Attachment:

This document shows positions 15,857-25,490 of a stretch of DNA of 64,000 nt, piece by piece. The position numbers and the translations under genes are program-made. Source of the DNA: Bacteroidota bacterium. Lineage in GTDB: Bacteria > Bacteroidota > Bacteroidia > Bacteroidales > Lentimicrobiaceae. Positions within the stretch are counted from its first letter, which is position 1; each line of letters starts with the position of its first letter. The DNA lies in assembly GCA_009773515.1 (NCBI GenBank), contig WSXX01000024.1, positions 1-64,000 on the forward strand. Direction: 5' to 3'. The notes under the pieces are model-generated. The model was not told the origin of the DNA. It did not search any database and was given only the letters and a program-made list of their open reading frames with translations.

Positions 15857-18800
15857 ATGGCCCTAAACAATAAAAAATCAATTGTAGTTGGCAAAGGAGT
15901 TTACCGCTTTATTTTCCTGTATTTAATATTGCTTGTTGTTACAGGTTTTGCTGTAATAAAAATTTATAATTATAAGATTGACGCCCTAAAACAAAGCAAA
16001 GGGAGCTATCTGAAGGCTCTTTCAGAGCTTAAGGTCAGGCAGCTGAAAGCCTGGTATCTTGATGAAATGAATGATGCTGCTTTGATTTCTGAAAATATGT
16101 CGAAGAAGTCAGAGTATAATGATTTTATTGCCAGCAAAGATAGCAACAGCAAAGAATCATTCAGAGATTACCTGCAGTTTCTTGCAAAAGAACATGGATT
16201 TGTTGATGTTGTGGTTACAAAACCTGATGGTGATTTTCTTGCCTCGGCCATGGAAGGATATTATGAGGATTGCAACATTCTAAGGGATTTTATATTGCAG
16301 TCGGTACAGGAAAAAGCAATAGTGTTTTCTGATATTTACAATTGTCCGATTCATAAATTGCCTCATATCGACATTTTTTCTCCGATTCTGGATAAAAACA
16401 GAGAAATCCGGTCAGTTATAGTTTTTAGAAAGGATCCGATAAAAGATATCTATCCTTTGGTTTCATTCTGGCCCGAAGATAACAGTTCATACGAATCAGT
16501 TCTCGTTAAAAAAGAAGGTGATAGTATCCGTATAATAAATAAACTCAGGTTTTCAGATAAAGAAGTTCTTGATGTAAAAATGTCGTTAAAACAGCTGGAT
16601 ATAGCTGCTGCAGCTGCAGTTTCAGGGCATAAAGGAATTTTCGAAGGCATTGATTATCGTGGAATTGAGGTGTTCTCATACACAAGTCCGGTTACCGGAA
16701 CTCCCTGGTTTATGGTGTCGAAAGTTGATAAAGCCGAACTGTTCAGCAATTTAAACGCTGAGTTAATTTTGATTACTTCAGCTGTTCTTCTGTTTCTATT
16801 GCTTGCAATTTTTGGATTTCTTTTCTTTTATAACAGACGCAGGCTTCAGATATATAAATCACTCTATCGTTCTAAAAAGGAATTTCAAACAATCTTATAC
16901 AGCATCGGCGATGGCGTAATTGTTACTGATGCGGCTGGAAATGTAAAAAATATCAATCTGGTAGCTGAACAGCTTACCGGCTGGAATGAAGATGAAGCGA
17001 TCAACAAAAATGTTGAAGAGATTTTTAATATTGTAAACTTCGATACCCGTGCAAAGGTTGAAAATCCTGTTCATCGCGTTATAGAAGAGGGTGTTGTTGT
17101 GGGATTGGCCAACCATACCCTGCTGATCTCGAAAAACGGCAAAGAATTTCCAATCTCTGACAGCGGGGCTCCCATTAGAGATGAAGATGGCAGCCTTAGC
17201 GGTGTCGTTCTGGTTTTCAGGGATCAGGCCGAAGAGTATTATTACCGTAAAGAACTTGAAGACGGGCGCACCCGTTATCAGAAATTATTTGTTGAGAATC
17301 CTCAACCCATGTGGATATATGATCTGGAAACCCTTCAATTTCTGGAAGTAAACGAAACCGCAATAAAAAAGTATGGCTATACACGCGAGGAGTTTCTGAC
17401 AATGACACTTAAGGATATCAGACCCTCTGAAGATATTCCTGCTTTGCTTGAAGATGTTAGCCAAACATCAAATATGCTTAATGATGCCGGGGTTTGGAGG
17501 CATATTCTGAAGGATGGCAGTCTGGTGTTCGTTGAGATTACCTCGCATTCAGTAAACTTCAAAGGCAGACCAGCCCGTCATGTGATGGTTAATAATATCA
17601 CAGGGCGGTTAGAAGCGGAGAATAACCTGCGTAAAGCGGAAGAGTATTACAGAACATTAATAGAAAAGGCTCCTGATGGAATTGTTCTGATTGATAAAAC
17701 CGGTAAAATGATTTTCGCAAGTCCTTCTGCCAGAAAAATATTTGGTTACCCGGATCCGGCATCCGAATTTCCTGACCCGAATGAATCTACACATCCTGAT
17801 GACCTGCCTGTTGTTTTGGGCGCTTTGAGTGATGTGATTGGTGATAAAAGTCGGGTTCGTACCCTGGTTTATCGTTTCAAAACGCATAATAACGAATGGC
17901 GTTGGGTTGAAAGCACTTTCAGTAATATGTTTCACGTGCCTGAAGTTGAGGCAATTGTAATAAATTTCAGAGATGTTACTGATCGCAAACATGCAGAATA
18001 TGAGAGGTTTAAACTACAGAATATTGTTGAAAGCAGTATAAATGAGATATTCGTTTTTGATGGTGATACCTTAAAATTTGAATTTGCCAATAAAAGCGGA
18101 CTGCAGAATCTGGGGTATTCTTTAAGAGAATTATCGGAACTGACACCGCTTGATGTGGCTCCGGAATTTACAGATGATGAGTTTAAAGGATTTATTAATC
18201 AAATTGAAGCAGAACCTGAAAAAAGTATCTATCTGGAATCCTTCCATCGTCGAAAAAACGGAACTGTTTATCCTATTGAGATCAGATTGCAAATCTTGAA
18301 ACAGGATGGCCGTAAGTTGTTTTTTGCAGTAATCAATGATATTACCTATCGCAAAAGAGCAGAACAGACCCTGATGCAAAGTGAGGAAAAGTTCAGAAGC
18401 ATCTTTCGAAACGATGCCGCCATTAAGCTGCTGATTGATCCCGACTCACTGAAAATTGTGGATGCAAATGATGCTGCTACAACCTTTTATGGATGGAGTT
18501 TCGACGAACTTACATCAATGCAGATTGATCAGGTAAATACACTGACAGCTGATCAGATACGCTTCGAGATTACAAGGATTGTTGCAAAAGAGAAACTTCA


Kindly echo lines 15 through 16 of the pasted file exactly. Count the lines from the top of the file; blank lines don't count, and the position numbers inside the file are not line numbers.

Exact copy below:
17001 TCAACAAAAATGTTGAAGAGATTTTTAATATTGTAAACTTCGATACCCGTGCAAAGGTTGAAAATCCTGTTCATCGCGTTATAGAAGAGGGTGTTGTTGT
17101 GGGATTGGCCAACCATACCCTGCTGATCTCGAAAAACGGCAAAGAATTTCCAATCTCTGACAGCGGGGCTCCCATTAGAGATGAAGATGGCAGCCTTAGC